"heavy burden" reflects the reality that in some cases, possibly including here, lost profits
damages are not available. See also generally Wesch/er v. Macke Int '! Trade, Inc., 486 F.3d
1286, 1293 (Fed. Cir. 2007) ("[I]f the patentee is not selling a product, by definition there can be
no lost profits, [unless] the patentee has the ability to manufacture and market a product, but for
some legitimate reason does not. . . . [I]n these situations, though, the burden on a patentee who
has not begun to manufacture the patented product is commensurately heavy."). The Court did
not weigh the evidence.
The Court continues to find that Mr. Carter' s failure to account for the alternative actions
Wabtec would foreseeably have undertaken had it not infringed is a fatal flaw in his application
of Panduit. See Grain Processing Corp. v. Am. Maize-Prods. Co. , 185 F.3d 1341 , 1350-51 (Fed.
Cir. 1999) (" [A] fair and accurate reconstruction of the ' but for ' market also must take into
account, where relevant, alternative actions the infringer foreseeably would have undertaken had
he not infringed."). As the Federal Circuit has explained, it is "hardly likely" that a company like
Westinghouse would "surrender its complete market share when faced with a patent, if it can
compete in some other lawful manner." Id. at 1351. Mr. Carter' s speculation that Siemens
would have developed a hybrid of Train Sentinel and TrainGuard and that this hybrid product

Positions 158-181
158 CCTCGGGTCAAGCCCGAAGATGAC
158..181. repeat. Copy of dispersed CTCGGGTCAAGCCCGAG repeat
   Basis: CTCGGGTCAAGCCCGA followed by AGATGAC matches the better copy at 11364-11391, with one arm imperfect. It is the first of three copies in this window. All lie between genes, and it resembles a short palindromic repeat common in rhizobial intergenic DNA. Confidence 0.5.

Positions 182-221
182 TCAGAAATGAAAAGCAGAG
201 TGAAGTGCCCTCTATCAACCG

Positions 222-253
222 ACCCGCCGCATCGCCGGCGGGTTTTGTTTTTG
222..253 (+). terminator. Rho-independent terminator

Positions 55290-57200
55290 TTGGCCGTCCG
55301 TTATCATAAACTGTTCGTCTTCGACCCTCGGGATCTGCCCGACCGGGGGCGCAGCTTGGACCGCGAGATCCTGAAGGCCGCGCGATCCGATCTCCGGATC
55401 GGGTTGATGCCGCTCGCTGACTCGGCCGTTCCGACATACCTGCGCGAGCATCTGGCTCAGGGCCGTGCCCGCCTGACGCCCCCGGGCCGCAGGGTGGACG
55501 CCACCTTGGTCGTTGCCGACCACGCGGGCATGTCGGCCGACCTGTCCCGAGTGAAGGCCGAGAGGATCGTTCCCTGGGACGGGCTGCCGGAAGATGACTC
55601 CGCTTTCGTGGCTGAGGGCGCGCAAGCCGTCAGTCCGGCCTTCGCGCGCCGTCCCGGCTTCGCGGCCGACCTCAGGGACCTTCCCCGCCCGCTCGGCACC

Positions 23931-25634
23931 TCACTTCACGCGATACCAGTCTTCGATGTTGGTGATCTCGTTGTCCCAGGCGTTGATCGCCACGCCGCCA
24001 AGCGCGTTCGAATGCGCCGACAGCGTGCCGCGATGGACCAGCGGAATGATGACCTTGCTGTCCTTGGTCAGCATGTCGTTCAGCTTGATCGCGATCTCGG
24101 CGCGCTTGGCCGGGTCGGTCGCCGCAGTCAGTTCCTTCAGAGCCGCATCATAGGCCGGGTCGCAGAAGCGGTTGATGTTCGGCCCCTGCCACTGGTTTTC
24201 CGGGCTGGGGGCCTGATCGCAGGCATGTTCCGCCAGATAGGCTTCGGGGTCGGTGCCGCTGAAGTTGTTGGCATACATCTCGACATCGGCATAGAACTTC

would have replaced all of Wabtec' s sales is unreliable in light of Mr. Carter' s failure to consider
Westinghouse's alternatives (other than exiting the market) in the but-for market. (See D.I. 412
at 7) ("Carter assumes that Defendants wold leave the PTC market altogether, abandoning their
customer relationships and the extensive train control investment they made before the issuance
of the OBU Patents. Carter' s assumption that Defendants (and every other PTC company in the
market) would do nothing and allow Invensys and Siemens to usurp the U .S. market infects his
entire lost profits analysis for the OBU and BOS Patents, rendering that analysis wholly
unreliable.") To perform its gatekeeping function, the Court must exclude this unreliably flawed
The Court is not persuaded that its decision, either on the earlier motion or today, will
result in manifest injustice.
MOTION TO SUPPLEMENT
Having considered the "Pennypaclc' factors, the Court is also denying Siemens' motion
for leave to serve a supplemental expert report of Mr. Carter. While the revised report narrows
the temporal period of lost profits, Mr. Carter presents completely new opinions, including, inter
alia, a new "but for" world starting in 2013 and a different product (TrainGuard rather than the
previously disclosed hybrid product). Siemens had every opportunity to present this as an
alternative theory earlier in the case, including in one or more of Mr. Carter' s earlier reports.
Siemens does not explain why it should be permitted another opportunity to present what, in
fairness, is a new opinion 1 when Siemens waited until after the Court excluded the lost profits
theory that Siemens chose to rely on in full knowledge of Wabtec' s challenges to it. While the